He’s only 28, but Dave Lieberman already has two cookbooks and two nationally syndicated television shows under his belt. With no formal culinary training, Lieberman is one of today’s hottest young celebrity chefs.
Growing up in Philadelphia, while most seven-year-olds were playing with GI Joes and reading comic books, Dave Lieberman was in the kitchen with his stay-at-home dad learning how to cook.
“I just loved the comfort, creativity and smell of food,” he says.
The young Lieberman would spend hours reading his father’s cookbooks, watching the Discovery Channel’s Great Chefs, Great Cities and analyzing culinary programs. His first wannabe gourmet meal was steamed salmon wrapped in romaine leaves and dripping with Italian dressing. “It was pretty awful,” Lieberman concedes, “but my parents bravely pretended to like it.”
Flash forward 12 years. When he was a political science major at Yale University, Lieberman was always entertaining friends with extravagant dinners. He became known for throwing legendary dinner parties, single-handedly roasting, frying and baking while mixing drinks for dozens of friends.
On a whim, Lieberman recruited some friends who were film students and filmed a weekly television show about how to cook. Topics ranged from how to cook with a budget, cooking for a date or cooking for the Hook-Up. The show, Campus Cuisine, aired on New Haven’s Citizen’s Television. Lieberman soon gained fame among his peers. Students would stop him in the hallways to ask for a “hook-up” recipe. He was also often recognized off campus, as tapes of the show were passed around to New Haven foodies.
In 2003, Amanda Hesser, a New York Times reporter, heard about the young chef and featured him in a front-page article in the dining section of the Times. Immediately his phone began to ring. “I remember walking out of a class and found six messages from television producers and publishers. The best advice I received that day was to get an agent – fast!”
He immediately signed with Hyperion for a two-book deal. His first cookbook, Young and Hungry: More than 100 Recipes for Cooking Fresh and Affordable Food For Everyone was an entertaining intro for twentysomethings, organized by eating occasion, with chapters like “Lazy Mornings” and “Cooking for a Crowd.” His second cookbook, Dave’s Dinners, focused on dinners and offered recipes designed to satisfy novice cooks, meticulous gourmets and busy families.
He also landed a gig with the Food Network. He is the host of two shows; Good Deal with David Lieberman and the web-based show, Eat This. He also hosts Yahoo! Food’s In Search of Real Food.
Lieberman is currently developing a new television show that will be more investigative in nature. “People are more conscientious about what they’re eating. They want to know what and where their food comes from, so I’m going explore what’s behind our food – what we should know about our food but don’t.”
Lieberman has certainly achieved a great deal of success and fame at a young age. In 2006, he was named one of People magazine’s 50 hottest bachelors.
“I took a lot of flak from my friends for that one,” he says with a laugh. “And contrary to popular belief, it didn’t exactly help my love life either.”
One thing people are not laughing at is his straightforward approach to cooking. “I like to keep things simple. I don’t try to get too fancy.”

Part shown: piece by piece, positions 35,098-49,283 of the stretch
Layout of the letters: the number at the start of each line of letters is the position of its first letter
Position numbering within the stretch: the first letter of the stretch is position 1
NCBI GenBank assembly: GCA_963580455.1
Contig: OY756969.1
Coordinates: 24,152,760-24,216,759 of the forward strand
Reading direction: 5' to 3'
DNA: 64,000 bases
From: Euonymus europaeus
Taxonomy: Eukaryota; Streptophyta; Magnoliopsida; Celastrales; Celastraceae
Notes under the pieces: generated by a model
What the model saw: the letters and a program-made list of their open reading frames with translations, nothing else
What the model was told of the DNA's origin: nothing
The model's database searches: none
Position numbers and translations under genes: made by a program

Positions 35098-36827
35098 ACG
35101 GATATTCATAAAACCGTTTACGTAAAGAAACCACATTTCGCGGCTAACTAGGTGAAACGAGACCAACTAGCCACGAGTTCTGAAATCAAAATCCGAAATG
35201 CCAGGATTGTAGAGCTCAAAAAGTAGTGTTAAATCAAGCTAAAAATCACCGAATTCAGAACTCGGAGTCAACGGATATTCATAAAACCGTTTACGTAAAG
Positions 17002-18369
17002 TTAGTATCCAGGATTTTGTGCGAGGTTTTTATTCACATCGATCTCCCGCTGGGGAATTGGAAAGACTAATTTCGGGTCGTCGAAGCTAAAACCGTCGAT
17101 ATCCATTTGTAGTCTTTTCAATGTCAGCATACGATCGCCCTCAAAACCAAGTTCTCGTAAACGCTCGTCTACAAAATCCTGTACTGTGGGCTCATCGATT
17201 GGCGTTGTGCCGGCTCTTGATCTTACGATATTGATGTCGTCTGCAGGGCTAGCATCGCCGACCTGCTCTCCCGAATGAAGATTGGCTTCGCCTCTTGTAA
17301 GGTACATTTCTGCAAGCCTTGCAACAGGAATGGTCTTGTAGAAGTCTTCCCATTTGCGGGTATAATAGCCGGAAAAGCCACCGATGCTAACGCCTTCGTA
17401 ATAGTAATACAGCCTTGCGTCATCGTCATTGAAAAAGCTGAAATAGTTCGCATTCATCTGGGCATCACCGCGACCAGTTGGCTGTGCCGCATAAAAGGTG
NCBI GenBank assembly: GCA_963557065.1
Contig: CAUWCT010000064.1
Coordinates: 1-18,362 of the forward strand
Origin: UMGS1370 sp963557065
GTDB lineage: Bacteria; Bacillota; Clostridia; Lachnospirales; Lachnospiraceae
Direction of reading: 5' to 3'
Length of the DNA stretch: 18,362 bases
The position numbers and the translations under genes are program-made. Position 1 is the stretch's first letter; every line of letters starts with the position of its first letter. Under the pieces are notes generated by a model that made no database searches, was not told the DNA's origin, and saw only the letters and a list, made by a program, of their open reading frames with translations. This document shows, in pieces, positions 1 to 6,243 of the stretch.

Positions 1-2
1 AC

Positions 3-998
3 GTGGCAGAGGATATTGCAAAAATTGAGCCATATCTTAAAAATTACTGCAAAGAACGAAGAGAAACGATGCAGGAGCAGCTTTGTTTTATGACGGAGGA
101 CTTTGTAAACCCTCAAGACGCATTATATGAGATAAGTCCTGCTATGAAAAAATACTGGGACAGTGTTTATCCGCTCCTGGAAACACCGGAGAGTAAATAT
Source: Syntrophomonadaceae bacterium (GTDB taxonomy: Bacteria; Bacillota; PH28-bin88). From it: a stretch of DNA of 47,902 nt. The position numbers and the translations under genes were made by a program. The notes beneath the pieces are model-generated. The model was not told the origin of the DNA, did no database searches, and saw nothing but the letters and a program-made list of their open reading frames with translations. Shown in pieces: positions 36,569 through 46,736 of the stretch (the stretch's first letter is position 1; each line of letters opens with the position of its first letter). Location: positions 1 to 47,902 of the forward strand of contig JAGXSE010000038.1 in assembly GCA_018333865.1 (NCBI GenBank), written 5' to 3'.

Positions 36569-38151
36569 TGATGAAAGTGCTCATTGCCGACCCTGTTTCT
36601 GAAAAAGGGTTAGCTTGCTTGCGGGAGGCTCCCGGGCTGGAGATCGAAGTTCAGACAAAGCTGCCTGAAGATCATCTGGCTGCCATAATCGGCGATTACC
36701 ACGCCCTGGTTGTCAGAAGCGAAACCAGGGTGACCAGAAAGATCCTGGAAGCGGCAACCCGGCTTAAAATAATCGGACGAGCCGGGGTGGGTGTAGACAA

It’s his approach to making cooking easy by paring down on ingredients that appeals to his young audience. It’s also what he advises those new to the kitchen.
“Use as few ingredients as possible. Don’t try to do so much or use complicated recipes.”
Lieberman describes his style as a fusion of his grandmother’s cooking with Indian and Asian cuisine. When he was growing up, his grandmother not only influenced the young Lieberman, but also his father. “My dad got a lot of good recipes from my grandmother, so he often made a lot of traditional Jewish food such as brisket and ribs. To this day, there’s nothing like my grandmother’s kugel, brisket or tongue. And my father’s ribs. No matter what I do, I still can’t make ribs as good as his.”
This isn’t an innovation or groundbreaking dessert, but I really wanted to include it because it’s one of my favourite things in the world to eat. In fact, I can literally eat it all day, or any time of day. If I have it lying around the house, I’ll have a slice for breakfast, a slice with some tea or coffee in the afternoon and a slice with vanilla ice cream for dessert. If you’re going to make this for dessert, then I definitely recommend the vanilla ice cream part.
11/2 lb. Golden Delicious apples, peeled, cored and sliced into 1/4-in. slices
juice of 1 lemon
1/4 cup sugar
1 tsp. ground cinnamon
For the batter:
4 large eggs
11/2 cups vegetable oil
1 stick unsalted butter, melted
2 cups sugar
1 tbsp. pure vanilla extract
1/2 cup warm water
21/2 cups all-purpose flour
1/2 tsp. salt
1 tbsp. baking powder
Preheat oven to 350. Mix the apples with the lemon juice, sugar and cinnamon in a mixing bowl and let stand while you make the batter.
Lightly whisk the eggs in a large mixing bowl. Add the oil, melted butter, sugar, vanilla and water and whisk until smooth. In a separate bowl, combine the flour, salt and baking powder. Use a whisk to mix the dry ingredients together.
Gradually stir the flour mixture into the wet mixture and stir just until incorporated. Do not overmix.
Grease and lightly flour a Bundt pan. Pour 1/4 of the batter into the pan, then arrange 1/3 of the apples around the top of the batter. Smooth some batter over the apples. Make 2 more layers of apples, smoothing the batter over them after each addition. Top off with the last quarter of the batter and smooth.
Bake about 70 minutes until risen, the top is nicely browned and a sharp knife inserted in the middle of the cake comes out dry. Serves 12-15.